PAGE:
By JAIME ARON
AP Sports Writer
IRVING, Texas -- Folks in San Francisco and Philadelphia must be loving this: Even though the Dallas Cowboys tried getting the ball to Terrell Owens on one-third of the plays last Sunday, he still wasn't satisfied.
Is this the beginning of the end of his blissful relationship with Tony Romo? Are the Cowboys about to be divided, quarterback supporters on this side, receiver supporters on the other?
Or was T.O. just blowing off steam after a loss to the Washington Redskins?
Back at team headquarters Wednesday, Owens and Romo insisted a lot is being made of nothing.
"I know in my heart, this team, we're still together," Owens said. "Dude, I promise you, we're fine in this locker room."
Owens is well aware that any slightly provocative comment he makes will become big news. So he should've expected a backlash for saying he didn't get the ball enough after catching seven passes, taking two handoffs and having 11 more balls thrown his way in a 26-24 loss to the Washington Redskins. All told, T.O. was the focus on 20 of 58 plays.
"Dude, it was frustration," he said. "Dude, we lost. It was a game we should have won."
He also blamed the media for "making their stake at a claim to divide this team -- and it's not going to happen."
"It's funny how the week before you guys praised me for giving extra effort," Owens said, referring to positive coverage he received for making a tackle on an interception and a downfield block on a touchdown run during a victory at Green Bay, a game in which he caught only two passes.
"Then I come out this week and say I need to be more involved and I'm vilified. ... I feel like everything is being nitpicked."
Romo gave his usual lines about Owens wanting the ball as much as anyone else but because T.O. is T.O. his requests get more attention, and that he likes teammates who want to be involved.
"It's easy to work with a guy who goes hard and comes here and wants to win," Romo said. "The rest of the stuff? It's stuff. You're going to go through ups and downs. The season is not going to be without bumps in roads, bumps and bruises along the way. We're going to have good moments and bad moments. If you can't keep an even keel, that's when you get in trouble. But this team is fine. There's enough leadership and people on this team that we're going to be fine."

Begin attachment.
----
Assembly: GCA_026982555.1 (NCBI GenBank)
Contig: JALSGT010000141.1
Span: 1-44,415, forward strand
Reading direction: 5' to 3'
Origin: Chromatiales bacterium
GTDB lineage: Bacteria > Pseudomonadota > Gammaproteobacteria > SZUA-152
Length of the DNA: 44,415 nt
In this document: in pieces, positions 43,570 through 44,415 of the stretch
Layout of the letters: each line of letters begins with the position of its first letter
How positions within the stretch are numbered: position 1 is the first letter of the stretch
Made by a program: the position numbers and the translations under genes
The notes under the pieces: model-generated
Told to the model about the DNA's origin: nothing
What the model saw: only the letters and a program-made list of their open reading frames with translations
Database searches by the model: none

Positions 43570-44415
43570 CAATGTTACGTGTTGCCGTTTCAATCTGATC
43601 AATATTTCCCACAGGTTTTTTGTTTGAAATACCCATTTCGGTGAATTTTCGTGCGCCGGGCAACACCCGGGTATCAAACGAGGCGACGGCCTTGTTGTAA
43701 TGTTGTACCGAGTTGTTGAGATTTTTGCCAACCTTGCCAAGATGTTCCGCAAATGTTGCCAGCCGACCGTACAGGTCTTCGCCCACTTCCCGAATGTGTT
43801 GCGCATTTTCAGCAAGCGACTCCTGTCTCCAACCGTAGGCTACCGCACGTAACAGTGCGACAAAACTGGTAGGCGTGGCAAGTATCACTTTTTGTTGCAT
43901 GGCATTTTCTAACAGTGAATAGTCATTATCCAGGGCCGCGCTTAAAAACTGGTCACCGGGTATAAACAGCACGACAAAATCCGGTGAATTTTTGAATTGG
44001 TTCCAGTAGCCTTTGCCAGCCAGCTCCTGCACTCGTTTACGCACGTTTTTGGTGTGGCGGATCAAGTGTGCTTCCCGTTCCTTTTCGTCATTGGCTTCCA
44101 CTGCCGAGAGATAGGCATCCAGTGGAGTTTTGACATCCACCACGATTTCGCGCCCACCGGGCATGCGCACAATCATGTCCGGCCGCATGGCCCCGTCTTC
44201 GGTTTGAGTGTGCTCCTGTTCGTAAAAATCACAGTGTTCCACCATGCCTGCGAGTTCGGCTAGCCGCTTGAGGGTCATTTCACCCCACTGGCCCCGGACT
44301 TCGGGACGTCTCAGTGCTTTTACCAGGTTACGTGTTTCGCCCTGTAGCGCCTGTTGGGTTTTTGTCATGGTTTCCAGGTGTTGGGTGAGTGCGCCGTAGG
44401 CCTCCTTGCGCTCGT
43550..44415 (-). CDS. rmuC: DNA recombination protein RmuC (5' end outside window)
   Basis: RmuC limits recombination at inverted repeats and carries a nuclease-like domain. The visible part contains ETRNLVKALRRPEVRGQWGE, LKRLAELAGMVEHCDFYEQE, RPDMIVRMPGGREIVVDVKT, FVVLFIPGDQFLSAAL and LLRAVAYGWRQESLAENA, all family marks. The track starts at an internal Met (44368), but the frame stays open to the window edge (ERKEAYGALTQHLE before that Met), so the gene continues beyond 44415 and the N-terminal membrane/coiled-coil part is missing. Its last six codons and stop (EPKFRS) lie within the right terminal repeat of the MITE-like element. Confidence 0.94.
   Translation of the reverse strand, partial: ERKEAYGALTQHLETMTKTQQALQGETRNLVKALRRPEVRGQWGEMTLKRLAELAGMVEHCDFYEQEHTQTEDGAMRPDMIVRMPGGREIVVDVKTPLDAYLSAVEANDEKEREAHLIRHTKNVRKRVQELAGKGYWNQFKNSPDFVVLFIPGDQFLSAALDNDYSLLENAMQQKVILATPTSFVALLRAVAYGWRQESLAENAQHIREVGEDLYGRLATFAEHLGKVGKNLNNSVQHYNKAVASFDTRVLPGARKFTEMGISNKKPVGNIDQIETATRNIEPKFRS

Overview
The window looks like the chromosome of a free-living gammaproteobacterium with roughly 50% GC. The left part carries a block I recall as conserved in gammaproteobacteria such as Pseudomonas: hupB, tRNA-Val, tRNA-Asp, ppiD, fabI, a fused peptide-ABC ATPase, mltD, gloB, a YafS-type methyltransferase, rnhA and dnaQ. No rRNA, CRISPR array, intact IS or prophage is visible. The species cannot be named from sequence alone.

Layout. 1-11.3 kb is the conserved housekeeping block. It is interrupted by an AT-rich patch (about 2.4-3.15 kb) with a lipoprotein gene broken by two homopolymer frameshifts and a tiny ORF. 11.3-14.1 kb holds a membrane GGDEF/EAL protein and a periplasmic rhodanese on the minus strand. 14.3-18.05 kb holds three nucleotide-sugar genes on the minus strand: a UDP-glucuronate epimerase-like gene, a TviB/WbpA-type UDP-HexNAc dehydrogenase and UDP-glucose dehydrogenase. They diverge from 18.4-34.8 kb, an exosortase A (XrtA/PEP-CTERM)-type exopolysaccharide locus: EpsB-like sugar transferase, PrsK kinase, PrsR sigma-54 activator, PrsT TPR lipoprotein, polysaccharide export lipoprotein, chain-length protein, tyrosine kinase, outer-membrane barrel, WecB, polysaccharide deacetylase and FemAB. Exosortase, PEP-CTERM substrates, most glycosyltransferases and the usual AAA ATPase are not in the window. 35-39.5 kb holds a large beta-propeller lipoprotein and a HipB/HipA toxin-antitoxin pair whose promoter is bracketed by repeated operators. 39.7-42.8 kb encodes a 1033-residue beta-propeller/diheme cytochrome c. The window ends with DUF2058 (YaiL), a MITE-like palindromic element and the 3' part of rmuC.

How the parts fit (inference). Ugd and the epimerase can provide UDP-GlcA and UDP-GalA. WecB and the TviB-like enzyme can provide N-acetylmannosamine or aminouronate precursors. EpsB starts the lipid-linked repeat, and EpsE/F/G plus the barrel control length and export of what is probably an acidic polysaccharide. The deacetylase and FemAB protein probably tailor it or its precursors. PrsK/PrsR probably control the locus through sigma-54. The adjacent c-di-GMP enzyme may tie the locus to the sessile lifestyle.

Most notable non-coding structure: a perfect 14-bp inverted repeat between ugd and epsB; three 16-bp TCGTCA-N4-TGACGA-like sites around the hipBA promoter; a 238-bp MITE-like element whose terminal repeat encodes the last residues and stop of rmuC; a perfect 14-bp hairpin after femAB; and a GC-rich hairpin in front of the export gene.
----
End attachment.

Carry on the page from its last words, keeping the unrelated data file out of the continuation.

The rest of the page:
Owens said he didn't need to talk to Romo or offensive coordinator Jason Garrett to straighten things out. And if he did talk to them, "you guys won't know about it."
"We've just got to right the ship. That's all," Owens said. "I just think we need to play better as an offense."
Owens' problem with what happened Sunday was quality more than quantity.
"Put on the screen all 18 passes that were thrown my way and you make the assessment of all those passes," Owens said. "We just didn't execute. For whatever the case may be, we just didn't play well."
Part of the problem appeared to be how much Romo was trying to get Owens involved. For instance, running back Marion Barber got only eight carries. Just three were in the second half -- and two of those came on the opening drive.
Romo denied he was trying to appease his star receiver.
"I don't think you consciously think about anything other than trying to win football games," Romo said. "He does the same thing. He believes that getting the ball helps us win. ... The reason you try and throw him the ball a lot is because he's good. He gets open. If he wasn't as good you wouldn't throw it to him as much."
Cowboys coach Wade Phillips laughed off the notion of Owens raising a ruckus, directly or indirectly.
"He wants to win. That's what I like about him," Phillips said. "It's all part of it. You've got to learn to handle that."